When you negotiate debt with your credit card company, they may be amenable to certain agreements, but they might not want to continue lending to you — at least for the time being. With a lump-sum and workout agreements, your issuer will likely cut your credit line to keep you from charging anything to the card while you’re paying off your balance.
How does debt settlement affect your credit score?
Debt settlements and agreements can also impact your credit scores and lending opportunities in the future.
When you lose access to a line of credit, your available credit decreases while your credit utilization increases, both of which cause your credit score to decrease.
Depending how your credit card company reports your debt settlements to the credit bureaus it can impact your credit score. When a debt is “settled” or “charged off,” that means it is delinquent six months or more and unlikely to be paid off. If your issuer reports a lump-sum settlement to the credit bureaus like this, it will negatively impact your credit for up to seven years, and will likely affect your ability to get approved for loans and lines of credit in the future.
On the other hand, if your issuer reports your debt agreement as “paid as agreed,” “current,” or “account closed,” it won’t impact your credit score as negatively.
5. Contact Your Credit Card Company
If you’ve decided to negotiate your credit card debt on your own, it’s time to give your issuer a call.
Prepare your information
You prepared your personal and account information earlier in the process — now have it ready for the customer service representative. This includes your name, address, credit card balance, interest rate, and the type of agreement that you’re seeking.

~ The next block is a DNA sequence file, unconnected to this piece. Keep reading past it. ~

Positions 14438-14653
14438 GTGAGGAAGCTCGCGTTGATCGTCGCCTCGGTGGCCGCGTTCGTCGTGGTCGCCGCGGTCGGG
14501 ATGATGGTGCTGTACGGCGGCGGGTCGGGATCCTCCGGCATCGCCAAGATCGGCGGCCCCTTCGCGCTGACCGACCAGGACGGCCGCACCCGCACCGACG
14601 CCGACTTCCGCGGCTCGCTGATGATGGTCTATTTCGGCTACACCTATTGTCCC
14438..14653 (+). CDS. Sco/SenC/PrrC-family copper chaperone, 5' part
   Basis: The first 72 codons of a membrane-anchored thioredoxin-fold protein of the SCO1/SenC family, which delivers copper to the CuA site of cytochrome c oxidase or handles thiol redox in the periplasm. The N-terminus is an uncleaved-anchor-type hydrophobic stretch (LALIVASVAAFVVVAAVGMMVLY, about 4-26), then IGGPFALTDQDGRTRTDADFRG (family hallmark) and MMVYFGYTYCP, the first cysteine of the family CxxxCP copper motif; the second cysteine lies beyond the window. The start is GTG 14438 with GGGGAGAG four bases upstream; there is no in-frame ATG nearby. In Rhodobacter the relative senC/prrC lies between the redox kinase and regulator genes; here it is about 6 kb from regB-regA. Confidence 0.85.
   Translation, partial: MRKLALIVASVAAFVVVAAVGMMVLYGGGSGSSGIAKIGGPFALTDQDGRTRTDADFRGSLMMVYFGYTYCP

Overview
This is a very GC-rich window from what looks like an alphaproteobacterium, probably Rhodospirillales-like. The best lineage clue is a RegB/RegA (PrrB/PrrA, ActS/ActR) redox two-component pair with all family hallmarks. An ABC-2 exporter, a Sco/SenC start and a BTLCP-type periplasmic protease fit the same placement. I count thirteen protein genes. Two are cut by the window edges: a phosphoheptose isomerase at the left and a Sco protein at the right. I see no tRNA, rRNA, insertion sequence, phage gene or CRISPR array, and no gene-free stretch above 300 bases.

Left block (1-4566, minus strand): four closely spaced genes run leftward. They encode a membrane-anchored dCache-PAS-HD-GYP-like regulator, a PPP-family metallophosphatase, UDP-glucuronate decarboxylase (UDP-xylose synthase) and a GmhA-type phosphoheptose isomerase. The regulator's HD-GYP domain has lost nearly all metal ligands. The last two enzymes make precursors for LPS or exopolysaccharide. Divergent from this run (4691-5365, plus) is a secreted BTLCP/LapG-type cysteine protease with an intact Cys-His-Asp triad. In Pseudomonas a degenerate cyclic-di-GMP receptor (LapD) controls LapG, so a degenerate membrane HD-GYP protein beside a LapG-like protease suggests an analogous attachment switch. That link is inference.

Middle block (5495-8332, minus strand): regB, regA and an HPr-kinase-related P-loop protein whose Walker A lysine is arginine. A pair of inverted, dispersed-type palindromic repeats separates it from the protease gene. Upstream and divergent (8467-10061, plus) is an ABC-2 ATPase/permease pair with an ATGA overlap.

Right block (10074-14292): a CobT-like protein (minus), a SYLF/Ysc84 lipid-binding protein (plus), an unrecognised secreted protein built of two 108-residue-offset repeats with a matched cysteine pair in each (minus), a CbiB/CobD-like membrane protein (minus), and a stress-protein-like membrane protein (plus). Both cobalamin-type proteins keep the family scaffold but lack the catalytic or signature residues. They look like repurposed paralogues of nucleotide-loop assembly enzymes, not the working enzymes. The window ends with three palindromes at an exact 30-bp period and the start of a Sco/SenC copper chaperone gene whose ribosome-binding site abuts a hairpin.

Introduce yourself and clearly explain what you want
When contacting your credit card company, request to speak with the debt settlements or collections department. Explain who you are and the type of agreement that you’re hoping to reach. Don’t leave room for interpretation here.
It can be helpful to have a script so you can know what you want to say when you first get on the phone. This can also ensure that you won’t leave out any important information.
Start with something like: “Hello. My name is [your name], and I am currently struggling with my credit card balance, as I’ve recently been laid off from my job. I’d like to discuss my options through your hardship program.”
Have your points of leverage ready
Have you been financially affected by COVID-19? Are you a loyal customer who has banked with the credit card company for an extended period of time? Do you have multiple accounts with the financial institution?
Be patient but persistent
The representative will probably initially tell you that they don’t negotiate credit card balances. It’s okay to politely press the issue. That’s why you’ve presented your points of leverage.
Remember: The representative that you’re speaking with likely didn’t write the rules on debt settlement. A little kindness going a long way, and can even help change the representative’s point of view over the course of the phone call.
Sometimes success depends on the representative that you speak with, so try calling back a few days later to speak with someone new. You also shouldn’t hesitate to ask to speak with a supervisor — they may have more say over whether you will reach an agreement or not.
6. Get Everything in Writing
Most importantly, keep notes during your conversations and always ask for the names and titles of the people that you speak with. This can come in handy if you need to follow up with someone at a later date.
Once you’ve reached an agreement with your credit card company, it’s also extremely important to get the agreement in writing, including how the company plans to report your agreement to the credit bureaus. You don’t want to get a verbal interest rate reduction for 12 months over the phone only to learn after six months that the reduction has expired.
The person that you spoke with may move to a different department or even a different company. Even worse, your account could accidentally be sent to debt collectors or damage your credit score in some other way. Getting your agreement in writing can ensure that your negotiation is locked in no matter the circumstance.